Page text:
A protocol consists of parties taking turns sending messages. Therefore one party will naturally learn the output before the other (only very few exceptions exist to this rule). This means that in almost every protocol you find (especially in the semi-honest setting) you will see that either (1) the last protocol message literally is nothing more than the party-who-learned-output revealing the output to its counterpart (so you can exclude this message) or (2) the protocol is already described so that only one party gets output. In things like Wikipedia articles, it is often just simpler to describe MPC protocols as "both parties get the output", but under the hood there is generally one-sided output.

(In the Wikipedia article you reference, the protocol is written in a way that obscures the interaction pattern. The last communication between parties is in step 7 "$\langle Q_a Q_b^{-1} | \alpha,\beta\rangle$". But this step is an abstraction of Diffie-Hellman which consists of a message from each party. Just have one party omit this message and he/she will be the only one capable of learning the output.)

Protocols for private set intersection (PSI -- the generalization of socialist millionaires) are no exception. In our paper:

Vladimir Kolesnikov, Ranjit Kumaresan, Mike Rosulek, Ni Trieu: Efficient Batched Oblivious PRF with Applications to Private Set Intersection. CCS 2016.

(and every other PSI paper I know of) we describe the protocol so that only one party gets output.

The building block of this protocol is something called a "private membership test" where a sender has a set $S$ of items, a receiver has an item $v$, and only the receiver learns whether $v \in S$. This sounds like exactly what you're looking for.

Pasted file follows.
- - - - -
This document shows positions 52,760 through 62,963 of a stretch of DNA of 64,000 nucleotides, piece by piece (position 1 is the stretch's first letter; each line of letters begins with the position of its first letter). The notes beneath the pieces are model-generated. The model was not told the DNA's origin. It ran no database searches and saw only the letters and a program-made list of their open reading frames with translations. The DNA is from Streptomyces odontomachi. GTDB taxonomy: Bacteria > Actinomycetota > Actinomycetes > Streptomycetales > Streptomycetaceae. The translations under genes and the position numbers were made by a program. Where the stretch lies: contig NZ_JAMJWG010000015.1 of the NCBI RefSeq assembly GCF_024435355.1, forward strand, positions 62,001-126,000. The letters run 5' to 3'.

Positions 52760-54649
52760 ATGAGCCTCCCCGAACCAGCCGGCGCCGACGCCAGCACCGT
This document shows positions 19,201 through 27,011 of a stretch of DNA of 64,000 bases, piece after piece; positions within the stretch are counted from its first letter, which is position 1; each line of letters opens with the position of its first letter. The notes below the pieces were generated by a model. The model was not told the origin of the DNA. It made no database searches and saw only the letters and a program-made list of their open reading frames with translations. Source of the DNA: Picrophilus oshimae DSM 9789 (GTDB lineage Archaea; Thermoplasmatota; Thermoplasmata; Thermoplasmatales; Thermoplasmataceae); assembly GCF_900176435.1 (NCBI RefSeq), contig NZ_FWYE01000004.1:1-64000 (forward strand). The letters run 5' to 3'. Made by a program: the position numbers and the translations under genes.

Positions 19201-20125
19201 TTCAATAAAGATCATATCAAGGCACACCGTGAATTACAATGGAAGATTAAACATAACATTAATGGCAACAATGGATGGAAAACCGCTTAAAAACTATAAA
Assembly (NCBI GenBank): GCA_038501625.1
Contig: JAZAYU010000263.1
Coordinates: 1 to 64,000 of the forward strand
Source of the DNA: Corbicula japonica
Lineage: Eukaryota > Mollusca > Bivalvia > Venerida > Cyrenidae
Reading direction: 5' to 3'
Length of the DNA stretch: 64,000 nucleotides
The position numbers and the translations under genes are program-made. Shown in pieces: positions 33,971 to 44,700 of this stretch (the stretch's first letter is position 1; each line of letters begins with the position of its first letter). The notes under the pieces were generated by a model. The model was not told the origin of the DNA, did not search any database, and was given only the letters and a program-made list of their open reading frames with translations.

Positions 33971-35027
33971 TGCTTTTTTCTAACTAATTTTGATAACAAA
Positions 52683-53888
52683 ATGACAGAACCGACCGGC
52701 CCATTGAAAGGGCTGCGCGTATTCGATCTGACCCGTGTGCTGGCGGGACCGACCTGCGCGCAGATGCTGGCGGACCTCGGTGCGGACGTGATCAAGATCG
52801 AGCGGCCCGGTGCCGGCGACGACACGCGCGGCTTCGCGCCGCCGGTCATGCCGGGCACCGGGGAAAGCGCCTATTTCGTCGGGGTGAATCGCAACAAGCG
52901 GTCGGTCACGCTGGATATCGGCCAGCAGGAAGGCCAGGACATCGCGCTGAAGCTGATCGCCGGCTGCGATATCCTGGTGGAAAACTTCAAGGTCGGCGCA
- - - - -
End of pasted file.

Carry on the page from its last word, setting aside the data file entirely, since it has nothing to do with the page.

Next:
This private membership test building block goes back to this work (and perhaps earlier):

Benny Pinkas, Thomas Schneider, Michael Zohner: Faster Private Set Intersection based on OT Extension. Usenix 2014.

Both of these papers are optimized to provide many instances of the private membership test building block primitive, since that is what is required for PSI. If you truly want just a single instance of private membership test, then there is probably nothing simpler than the classic Diffie-Hellman based PSI (homomorphic encryption is overkill if you just need semi-honest security). I describe it below, specialized to the case where Alice has just one item.

  1. Alice (who has a single item $v$) picks random exponent $\alpha$ and sends $H(v)^\alpha$. Here $H$ is a random oracle.

  2. Bob (who has a set of items $S$) picks random exponent $\beta$ and sends $(H(v)^\alpha)^\beta$ as well as $H(s)^\beta$ for every $s \in S$.

  3. Alice can compute $(H(s)^\beta)^\alpha$ and check whether any of these values are equal to $(H(v)^\alpha)^\beta$. This will happen if and only if $v \in S$ (barring a negligibly unlikely collision in $H$).


The problem seems to be of private information retrieval in which one party holds a private database. Another party, who wants to learn a specific table entry or index value, performs a PIR protocol and learns that specific value without learning other content. At the same time, database owner doesn't knows the specific query index.

Have a lookon standard definition here: https://en.m.wikipedia.org/wiki/Private_information_retrieval